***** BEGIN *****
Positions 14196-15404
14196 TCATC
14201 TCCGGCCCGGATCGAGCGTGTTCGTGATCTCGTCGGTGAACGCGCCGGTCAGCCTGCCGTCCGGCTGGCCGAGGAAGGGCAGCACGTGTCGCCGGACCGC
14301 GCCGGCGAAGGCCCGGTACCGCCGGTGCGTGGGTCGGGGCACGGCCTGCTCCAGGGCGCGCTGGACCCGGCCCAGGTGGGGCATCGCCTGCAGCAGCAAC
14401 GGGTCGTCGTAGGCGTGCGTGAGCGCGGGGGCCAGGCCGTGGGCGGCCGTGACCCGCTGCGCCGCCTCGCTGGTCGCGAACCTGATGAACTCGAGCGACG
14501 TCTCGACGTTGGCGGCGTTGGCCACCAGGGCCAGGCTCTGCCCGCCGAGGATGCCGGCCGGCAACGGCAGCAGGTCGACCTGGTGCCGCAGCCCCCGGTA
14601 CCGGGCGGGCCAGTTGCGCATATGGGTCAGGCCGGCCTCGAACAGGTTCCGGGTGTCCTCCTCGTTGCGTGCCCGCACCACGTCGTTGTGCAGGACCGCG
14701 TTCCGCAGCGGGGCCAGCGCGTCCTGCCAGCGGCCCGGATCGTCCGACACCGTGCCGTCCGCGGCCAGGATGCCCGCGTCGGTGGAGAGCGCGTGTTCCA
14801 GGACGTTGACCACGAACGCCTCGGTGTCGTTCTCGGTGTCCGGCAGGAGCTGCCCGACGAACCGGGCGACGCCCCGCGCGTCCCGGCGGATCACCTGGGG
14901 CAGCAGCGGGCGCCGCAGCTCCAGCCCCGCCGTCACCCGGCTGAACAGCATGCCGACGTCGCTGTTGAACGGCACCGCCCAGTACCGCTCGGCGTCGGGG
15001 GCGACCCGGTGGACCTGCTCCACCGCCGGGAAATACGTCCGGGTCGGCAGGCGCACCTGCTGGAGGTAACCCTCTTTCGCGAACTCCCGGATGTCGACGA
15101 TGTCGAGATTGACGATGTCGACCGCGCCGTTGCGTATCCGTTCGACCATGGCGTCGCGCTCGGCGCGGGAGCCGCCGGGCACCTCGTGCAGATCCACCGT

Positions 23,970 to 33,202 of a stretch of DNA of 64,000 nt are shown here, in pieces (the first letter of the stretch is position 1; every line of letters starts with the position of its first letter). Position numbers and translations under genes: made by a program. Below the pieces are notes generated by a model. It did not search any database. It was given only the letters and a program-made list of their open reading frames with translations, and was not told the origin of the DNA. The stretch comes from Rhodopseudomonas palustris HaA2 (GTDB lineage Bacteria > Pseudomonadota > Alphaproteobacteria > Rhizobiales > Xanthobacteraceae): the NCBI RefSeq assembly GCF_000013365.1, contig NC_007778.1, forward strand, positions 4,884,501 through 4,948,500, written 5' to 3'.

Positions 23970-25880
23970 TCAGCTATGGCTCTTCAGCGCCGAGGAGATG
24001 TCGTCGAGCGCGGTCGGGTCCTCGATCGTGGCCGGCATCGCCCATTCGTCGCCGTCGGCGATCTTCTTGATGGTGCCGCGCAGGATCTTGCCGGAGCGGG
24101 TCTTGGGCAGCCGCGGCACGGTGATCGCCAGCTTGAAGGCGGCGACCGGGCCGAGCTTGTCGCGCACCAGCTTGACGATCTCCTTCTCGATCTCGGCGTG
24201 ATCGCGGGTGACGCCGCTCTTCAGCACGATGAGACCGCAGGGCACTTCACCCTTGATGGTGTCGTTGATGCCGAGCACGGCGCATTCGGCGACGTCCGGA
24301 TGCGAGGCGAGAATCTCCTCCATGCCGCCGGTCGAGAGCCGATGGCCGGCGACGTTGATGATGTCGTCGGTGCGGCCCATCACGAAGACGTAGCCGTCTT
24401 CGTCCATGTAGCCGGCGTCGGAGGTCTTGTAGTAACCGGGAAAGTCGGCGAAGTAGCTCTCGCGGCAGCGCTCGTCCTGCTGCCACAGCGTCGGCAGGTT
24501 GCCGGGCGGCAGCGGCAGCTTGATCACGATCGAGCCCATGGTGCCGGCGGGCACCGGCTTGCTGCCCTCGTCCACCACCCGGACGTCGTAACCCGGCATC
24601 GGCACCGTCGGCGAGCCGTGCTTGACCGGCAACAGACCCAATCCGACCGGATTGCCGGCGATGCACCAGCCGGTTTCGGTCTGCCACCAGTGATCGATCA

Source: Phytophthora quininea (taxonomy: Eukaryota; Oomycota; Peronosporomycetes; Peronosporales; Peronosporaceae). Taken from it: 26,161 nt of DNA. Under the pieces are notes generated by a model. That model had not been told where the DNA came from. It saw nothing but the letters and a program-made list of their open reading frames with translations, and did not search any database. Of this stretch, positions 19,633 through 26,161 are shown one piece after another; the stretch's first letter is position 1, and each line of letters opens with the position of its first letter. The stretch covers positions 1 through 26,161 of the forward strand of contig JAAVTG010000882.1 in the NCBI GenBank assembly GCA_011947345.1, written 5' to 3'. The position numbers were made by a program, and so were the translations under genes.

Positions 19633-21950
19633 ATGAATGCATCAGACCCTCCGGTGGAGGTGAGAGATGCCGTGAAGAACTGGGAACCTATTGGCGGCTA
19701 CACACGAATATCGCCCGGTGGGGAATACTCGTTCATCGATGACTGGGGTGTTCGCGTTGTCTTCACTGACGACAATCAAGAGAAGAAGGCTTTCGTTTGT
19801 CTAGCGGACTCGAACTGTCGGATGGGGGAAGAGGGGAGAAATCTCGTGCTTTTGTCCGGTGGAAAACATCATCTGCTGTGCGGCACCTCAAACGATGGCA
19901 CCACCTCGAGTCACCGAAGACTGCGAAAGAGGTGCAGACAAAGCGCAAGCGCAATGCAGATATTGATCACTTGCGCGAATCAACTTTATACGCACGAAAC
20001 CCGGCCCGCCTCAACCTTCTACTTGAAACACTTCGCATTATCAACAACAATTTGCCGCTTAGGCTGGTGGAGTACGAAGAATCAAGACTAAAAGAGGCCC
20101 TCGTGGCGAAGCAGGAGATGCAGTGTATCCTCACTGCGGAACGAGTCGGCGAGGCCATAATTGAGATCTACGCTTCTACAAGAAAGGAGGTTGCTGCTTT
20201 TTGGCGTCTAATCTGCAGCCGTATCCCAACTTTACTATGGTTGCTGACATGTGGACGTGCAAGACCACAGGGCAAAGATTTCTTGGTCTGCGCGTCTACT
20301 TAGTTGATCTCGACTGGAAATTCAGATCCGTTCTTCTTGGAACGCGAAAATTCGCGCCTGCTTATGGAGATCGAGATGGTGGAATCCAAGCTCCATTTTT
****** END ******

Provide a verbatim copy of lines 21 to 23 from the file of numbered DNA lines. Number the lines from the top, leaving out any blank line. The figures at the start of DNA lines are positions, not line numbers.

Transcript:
24501 GCCGGGCGGCAGCGGCAGCTTGATCACGATCGAGCCCATGGTGCCGGCGGGCACCGGCTTGCTGCCCTCGTCCACCACCCGGACGTCGTAACCCGGCATC
24601 GGCACCGTCGGCGAGCCGTGCTTGACCGGCAACAGACCCAATCCGACCGGATTGCCGGCGATGCACCAGCCGGTTTCGGTCTGCCACCAGTGATCGATCA

Source: Phytophthora quininea (taxonomy: Eukaryota; Oomycota; Peronosporomycetes; Peronosporales; Peronosporaceae). Taken from it: 26,161 nt of DNA. Under the pieces are notes generated by a model. That model had not been told where the DNA came from. It saw nothing but the letters and a program-made list of their open reading frames with translations, and did not search any database. Of this stretch, positions 19,633 through 26,161 are shown one piece after another; the stretch's first letter is position 1, and each line of letters opens with the position of its first letter. The stretch covers positions 1 through 26,161 of the forward strand of contig JAAVTG010000882.1 in the NCBI GenBank assembly GCA_011947345.1, written 5' to 3'. The position numbers were made by a program, and so were the translations under genes.